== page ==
Wash your hands with mild soap and water before opening the package and again after inserting the tablet. If you are using the applicator, wash the applicator after using it with an unscented soap and dry it using a clean cloth.

Some of the non-medicinal ingredients of this medication may not dissolve completely. It is normal to see small remnants of the tablet in the undergarments the next day. If the tablet is discharged whole from the vagina, moisten it with a drop of water and re-insert the tablet.

This medication should not be used while you are menstruating. Treatment should be started at least 6 days before your menstrual period is expected to begin, or after your period has stopped.  If your period starts while you are taking dequalinium, temporarily stop treatment and resume it once your period is finished.  Do not use tampons, menstrual cups, douches, condoms, or vaginal spermicides while using dequalinium. You should not have sexual intercourse while taking dequalinium.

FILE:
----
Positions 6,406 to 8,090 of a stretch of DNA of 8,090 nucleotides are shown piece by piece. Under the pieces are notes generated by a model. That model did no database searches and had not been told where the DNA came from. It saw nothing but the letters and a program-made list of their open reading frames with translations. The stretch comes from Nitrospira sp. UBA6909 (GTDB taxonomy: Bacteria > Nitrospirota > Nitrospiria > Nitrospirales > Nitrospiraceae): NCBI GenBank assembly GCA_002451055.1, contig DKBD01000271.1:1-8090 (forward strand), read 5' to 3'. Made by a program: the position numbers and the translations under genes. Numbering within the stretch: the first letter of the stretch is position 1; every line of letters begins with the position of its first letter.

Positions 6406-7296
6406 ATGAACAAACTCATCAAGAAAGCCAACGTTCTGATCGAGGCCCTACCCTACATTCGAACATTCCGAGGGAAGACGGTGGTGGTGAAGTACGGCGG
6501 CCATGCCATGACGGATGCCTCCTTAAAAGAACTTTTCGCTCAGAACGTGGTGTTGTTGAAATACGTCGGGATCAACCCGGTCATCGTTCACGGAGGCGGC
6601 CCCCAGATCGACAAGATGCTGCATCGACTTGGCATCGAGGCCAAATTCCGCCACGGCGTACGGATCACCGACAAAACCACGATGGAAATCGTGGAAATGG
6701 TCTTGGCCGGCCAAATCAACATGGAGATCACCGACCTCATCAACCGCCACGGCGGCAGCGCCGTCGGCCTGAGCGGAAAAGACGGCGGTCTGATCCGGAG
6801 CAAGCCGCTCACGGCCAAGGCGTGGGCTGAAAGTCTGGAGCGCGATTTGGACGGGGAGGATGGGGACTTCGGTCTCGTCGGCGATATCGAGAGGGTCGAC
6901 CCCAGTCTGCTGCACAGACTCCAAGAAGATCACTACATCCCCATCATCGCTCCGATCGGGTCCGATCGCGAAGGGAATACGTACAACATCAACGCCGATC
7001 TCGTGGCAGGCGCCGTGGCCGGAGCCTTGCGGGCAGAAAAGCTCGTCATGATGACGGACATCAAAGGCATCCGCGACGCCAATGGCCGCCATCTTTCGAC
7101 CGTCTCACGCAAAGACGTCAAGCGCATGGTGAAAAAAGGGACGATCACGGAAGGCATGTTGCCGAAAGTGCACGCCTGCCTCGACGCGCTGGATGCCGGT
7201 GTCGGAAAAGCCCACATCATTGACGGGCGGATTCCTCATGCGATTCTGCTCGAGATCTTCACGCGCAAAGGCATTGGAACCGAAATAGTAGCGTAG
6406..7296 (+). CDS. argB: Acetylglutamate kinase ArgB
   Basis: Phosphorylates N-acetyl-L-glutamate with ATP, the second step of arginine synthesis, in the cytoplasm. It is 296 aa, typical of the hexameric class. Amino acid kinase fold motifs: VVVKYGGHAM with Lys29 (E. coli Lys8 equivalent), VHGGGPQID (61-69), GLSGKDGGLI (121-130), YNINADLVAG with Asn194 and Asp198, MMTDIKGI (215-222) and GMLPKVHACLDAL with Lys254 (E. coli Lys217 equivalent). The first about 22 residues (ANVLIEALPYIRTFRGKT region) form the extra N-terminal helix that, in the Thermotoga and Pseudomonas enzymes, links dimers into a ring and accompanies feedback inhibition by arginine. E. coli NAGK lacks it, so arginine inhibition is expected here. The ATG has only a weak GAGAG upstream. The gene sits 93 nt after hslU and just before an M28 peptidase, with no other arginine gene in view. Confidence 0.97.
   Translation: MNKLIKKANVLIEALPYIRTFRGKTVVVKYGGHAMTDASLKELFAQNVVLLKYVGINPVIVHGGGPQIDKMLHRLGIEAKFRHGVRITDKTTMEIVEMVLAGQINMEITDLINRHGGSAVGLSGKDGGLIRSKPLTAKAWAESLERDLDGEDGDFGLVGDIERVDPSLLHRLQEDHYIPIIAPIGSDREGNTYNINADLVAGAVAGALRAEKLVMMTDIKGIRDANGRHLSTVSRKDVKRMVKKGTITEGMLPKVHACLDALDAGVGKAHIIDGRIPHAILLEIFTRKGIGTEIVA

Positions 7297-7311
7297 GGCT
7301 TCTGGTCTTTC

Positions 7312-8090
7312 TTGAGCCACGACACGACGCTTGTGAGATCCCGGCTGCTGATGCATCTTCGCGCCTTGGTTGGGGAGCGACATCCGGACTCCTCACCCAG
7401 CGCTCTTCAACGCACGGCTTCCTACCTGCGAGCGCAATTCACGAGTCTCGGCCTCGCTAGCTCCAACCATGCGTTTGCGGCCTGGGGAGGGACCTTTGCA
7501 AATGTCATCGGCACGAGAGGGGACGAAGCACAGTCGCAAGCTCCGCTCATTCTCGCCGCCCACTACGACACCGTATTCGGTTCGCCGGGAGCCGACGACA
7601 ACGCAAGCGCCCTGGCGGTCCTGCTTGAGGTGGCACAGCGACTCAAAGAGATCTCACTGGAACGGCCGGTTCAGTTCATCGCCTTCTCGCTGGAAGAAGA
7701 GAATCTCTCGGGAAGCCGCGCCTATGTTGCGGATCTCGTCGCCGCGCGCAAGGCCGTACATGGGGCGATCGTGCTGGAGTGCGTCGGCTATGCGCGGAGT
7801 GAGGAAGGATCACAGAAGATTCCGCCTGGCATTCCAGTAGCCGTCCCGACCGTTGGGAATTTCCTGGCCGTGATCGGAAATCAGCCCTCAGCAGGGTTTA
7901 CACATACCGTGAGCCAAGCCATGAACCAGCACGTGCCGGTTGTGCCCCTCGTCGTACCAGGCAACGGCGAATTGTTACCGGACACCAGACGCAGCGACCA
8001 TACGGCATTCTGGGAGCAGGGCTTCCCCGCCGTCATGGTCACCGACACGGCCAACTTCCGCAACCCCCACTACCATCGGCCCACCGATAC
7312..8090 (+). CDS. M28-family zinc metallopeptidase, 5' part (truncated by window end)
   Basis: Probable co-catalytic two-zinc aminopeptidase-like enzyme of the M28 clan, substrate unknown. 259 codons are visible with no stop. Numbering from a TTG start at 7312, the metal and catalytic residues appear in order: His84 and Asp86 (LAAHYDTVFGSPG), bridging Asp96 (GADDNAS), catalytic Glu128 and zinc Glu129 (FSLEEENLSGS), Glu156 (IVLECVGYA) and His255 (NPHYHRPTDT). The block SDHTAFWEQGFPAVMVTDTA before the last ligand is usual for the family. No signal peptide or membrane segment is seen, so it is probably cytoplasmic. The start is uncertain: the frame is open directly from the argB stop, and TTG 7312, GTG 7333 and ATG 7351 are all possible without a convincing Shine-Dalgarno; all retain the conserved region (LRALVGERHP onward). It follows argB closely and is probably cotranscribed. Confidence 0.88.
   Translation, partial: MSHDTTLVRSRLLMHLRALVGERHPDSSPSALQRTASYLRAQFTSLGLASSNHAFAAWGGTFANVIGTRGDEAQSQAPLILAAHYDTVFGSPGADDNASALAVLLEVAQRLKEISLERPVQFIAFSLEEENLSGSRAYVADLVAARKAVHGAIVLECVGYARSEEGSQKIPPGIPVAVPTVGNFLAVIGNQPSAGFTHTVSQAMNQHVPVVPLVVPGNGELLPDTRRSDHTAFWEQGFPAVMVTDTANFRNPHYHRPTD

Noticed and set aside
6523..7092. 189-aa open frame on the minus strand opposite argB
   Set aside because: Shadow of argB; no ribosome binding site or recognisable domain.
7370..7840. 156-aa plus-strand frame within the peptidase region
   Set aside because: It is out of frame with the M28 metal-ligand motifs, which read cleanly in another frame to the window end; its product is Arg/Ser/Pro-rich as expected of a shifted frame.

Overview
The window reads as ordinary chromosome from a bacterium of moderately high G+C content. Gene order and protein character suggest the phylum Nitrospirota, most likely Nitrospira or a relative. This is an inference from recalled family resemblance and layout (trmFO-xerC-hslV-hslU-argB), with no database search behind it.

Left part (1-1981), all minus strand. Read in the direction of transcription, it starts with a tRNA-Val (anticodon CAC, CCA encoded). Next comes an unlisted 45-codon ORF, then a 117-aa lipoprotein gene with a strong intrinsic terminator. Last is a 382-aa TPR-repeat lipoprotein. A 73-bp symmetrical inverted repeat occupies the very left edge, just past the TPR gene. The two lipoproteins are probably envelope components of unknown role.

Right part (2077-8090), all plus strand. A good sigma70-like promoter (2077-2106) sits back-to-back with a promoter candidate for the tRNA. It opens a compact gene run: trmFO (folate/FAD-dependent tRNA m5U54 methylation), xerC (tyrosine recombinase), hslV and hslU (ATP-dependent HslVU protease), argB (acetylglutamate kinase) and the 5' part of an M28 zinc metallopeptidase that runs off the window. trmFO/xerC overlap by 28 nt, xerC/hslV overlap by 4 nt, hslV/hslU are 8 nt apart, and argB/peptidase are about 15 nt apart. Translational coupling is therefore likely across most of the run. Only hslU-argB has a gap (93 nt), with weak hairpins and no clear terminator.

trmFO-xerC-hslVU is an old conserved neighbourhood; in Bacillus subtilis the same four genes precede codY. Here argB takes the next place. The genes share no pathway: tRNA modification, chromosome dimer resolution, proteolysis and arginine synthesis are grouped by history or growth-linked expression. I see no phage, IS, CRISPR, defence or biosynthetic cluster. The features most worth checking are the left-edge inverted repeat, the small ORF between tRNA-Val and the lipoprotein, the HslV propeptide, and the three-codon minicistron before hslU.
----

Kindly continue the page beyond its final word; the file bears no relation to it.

Many things can affect the dose of medication that a person needs, such as body weight, other medical conditions, and other medications. If your doctor has recommended a dose different from the ones listed here, do not change the way that you are taking the medication without consulting your doctor.

It is important to use this medication exactly as prescribed by your doctor. Keep using this medication for the full course of treatment even if you feel better. 

If you miss a dose, skip the missed dose, and continue with your regular dosing schedule. Do not take a double dose to make up for a missed one. Do not insert more than on tablet per day.  If you are not sure what to do after missing a dose, contact your doctor or pharmacist for advice.